is working. And Daewoo’s straightforward approach was admired. However,

nobody mentioned Nissan, two respondents confused the Fiesta ad with the

Peugeot 106 ‘Thelma and Louise’ execution and Renault Clio and

Volkswagen were liked but not by enough people to merit a score.



Soft drinks/beverages


Rank    Ad/Agency             Mean score

1       PG Tips                   7.3

        BMP DDB Needham

2       Pepsi Max                 7.2


3       Gold Blend                6.8


4       Diet Coke                 6.7

        Lowe Howard-Spink

5       Irn-Bru                   6.4

        The Leith Agency

6       Tango                     5.8

        Howell Henry

7=      Tetley Tea                  -


7=      Coca-Cola                   -


7=      Nescafe                     -


7       National Lottery Instants  67

        Saatchi and Saatchi

8       National Lottery Instants  67

        Saatchi and Saatchi

Animals. We love ’em all, especially those sweet, furry chimps. Despite

not being on air much recently, BMP’s PG Tips chimps were almost

universally adored. Many punters loved the scripts and the portrayal of

family life in the ads. Overall, Coca-Cola sales  may be advancing, but

Pepsi Max is winning the ad war with better all-round scores. Despite

this, respondents seemed to confuse the different Coke brands, although

Coca-Cola out-scored Pepsi with older audiences, which is perhaps to be

damned with faint praise in the soft-drinks market. Still, if you can’t

get animals, then soap operas will do. Respondents are still raving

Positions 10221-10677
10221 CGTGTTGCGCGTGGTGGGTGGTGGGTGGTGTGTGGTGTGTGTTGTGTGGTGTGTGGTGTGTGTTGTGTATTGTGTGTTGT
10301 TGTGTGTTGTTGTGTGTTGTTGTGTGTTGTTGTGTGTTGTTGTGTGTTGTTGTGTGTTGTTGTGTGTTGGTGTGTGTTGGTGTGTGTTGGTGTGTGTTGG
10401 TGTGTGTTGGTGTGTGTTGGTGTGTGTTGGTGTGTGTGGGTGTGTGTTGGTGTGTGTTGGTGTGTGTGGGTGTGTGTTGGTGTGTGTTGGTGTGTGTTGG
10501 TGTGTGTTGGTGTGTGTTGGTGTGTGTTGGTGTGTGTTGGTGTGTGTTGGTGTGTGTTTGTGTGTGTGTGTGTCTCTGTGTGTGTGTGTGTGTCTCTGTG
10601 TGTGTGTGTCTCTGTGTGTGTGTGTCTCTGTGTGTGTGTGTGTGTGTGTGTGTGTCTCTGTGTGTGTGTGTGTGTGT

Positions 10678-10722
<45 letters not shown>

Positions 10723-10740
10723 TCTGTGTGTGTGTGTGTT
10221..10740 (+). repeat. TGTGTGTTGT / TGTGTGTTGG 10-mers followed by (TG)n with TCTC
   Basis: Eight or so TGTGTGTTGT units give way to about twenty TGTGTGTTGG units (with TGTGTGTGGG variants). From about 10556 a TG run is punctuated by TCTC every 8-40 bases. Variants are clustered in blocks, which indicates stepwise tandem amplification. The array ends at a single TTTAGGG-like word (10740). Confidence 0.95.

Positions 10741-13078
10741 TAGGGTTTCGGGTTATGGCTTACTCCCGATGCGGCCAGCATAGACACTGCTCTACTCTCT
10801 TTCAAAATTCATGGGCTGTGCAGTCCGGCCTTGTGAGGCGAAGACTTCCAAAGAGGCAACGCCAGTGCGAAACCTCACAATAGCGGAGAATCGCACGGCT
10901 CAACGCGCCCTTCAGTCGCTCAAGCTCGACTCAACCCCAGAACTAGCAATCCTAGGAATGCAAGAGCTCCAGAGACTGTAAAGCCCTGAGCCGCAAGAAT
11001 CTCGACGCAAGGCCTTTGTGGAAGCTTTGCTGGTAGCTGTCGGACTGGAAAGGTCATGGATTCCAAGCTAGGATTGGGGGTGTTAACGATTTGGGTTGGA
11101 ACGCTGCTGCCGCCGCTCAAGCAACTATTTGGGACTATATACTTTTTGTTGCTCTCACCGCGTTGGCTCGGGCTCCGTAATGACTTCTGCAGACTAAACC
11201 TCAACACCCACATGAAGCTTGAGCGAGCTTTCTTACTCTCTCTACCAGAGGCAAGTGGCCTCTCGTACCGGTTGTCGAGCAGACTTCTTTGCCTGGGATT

about Gold Blend’s romantic sagas several years on. Verbatim comments

about Irn-Bru suggest it still hasn’t lost its Scottish tag, despite

strenuous efforts to the contrary. Unsurprisingly, Tango scored markedly

higher with a younger audience.





Rank    Ad/Agency            Mean score

1       Salt ’n’ Lineker         7.5

        BMP DDB Needham

2       Dairy Milk               6.6

        Bartle Bogle Hegarty

3       Peperami                 6.5

        Ammirati Puris Lintas

4       Hula Hoops               6.3


5=      Lion Bar                 6.1

        J. Walter Thompson

5=      Doritos                  6.1

        BMP DDB Needham

7=      McDonald’s                 -

        Leo Burnett

7=      Dime Bar                   -

        Young and Rubicam

What, no Kit-Kat, Boost, Mars Bar or Polos? No, perhaps because they’ve

not spent much recently. Dairy Milk scored well given last year’s

‘creative’ problems between Cadbury and Bartle Bogle Hegarty. So either

the ad was better than the industry gave it credit for or Dairy Milk has